Author: Jason Deign, Solarplaza
A scramble to get plants finished before the current US investment tax credit (ITC) runs out could end up harming project bankability, Solarplaza has learned.
The rush to complete projects is putting a strain on component supplies and leading developers to buy potentially lower-quality products, said Dr Ralph Romero, management consulting director and Black & Veatch.
“There is a significant effort in getting projects, especially large-scale projects, into the ground before the end of 2016,” he said.
“The reason for that is that currently there’s an investment tax credit that is set to decrease from 30% to 10% for utility-scale projects by the end of next year.”
That has created a shortage of modules from top-tier manufacturers, and a search for alternatives. “What we’re seeing is a lot of activity amongst manufacturers that previously were not very well known in the United States, if at all,” Romero said.
The situation is exacerbated by anti-dumping laws that make it difficult for US developers to source components directly from China and Taiwan. This means some top-tier module makers are sourcing white-label products from untested sources.
“We’re seeing modules appearing in the US market from places that are not very well known,” Romero said.
Black & Veatch is regularly hired to carry out supplier bankability assessments and has amassed more than 100 reports on the quality and reliability of modules and other solar components.
“What we are finding is that there is a lot of variability in terms of quality from one manufacturer to another,” said Romero. “This is of significant concern to us and our clients.”
As a result, he said: “The concept of bankability is as important as ever, because what we are seeing is products that do not appear to have the same quality as the products we used to see.”
This is certainly true where bankability is seen as providing assurance to the lender.
Graham Smith, founder of the loan financing business Open Energy Group, said: “The performance of solar projects over time validates the expected performance of new projects and thereby provides comfort for long-term debt providers.”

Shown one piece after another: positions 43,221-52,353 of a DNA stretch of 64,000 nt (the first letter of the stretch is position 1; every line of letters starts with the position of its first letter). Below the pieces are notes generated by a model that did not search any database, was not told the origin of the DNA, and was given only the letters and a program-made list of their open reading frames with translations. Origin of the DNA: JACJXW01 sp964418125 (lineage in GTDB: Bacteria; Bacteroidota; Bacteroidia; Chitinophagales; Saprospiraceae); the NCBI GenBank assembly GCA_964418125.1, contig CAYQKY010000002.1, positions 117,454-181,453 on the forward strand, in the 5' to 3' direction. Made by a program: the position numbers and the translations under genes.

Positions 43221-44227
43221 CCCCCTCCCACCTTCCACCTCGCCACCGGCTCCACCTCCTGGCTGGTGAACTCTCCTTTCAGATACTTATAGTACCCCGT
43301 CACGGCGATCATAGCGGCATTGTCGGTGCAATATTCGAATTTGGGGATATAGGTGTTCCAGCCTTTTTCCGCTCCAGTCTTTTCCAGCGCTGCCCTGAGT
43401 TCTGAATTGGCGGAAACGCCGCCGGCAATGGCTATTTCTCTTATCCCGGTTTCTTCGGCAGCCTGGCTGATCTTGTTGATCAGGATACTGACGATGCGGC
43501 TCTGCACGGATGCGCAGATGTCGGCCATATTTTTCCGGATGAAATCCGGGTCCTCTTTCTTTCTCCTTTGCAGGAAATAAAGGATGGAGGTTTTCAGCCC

But Abakus Solar USA chief executive James Huff believes investors may be looking at bankability in the wrong way. “Every project is ‘a company’ that sells power to a utility or whatever,” he said.
“So the bankability of solar is the insurability and financial health of an individual project.”
This may include factors such as the financial strength of the off-taker, a consideration that does not usually seem to be taken into account by lenders. Smith of Open Energy Group nevertheless agreed that off-taker stability was important.
“The four main elements of bankability are a reliable long-term cash flow, quality components, experienced construction and a dependable operator to ensure long-term performance,” he said.
“All elements are intertwined, because without strong performance you cannot generated the expected revenue, and performance is directly linked to the construction, components and long-term operation.”
Learn more about the ins and outs of solar bankability at Making Solar Bankable: Emerging Markets, on February 18 and 19 in Amsterdam, the Netherlands. Register before December 17 for a €100 early-bird discount.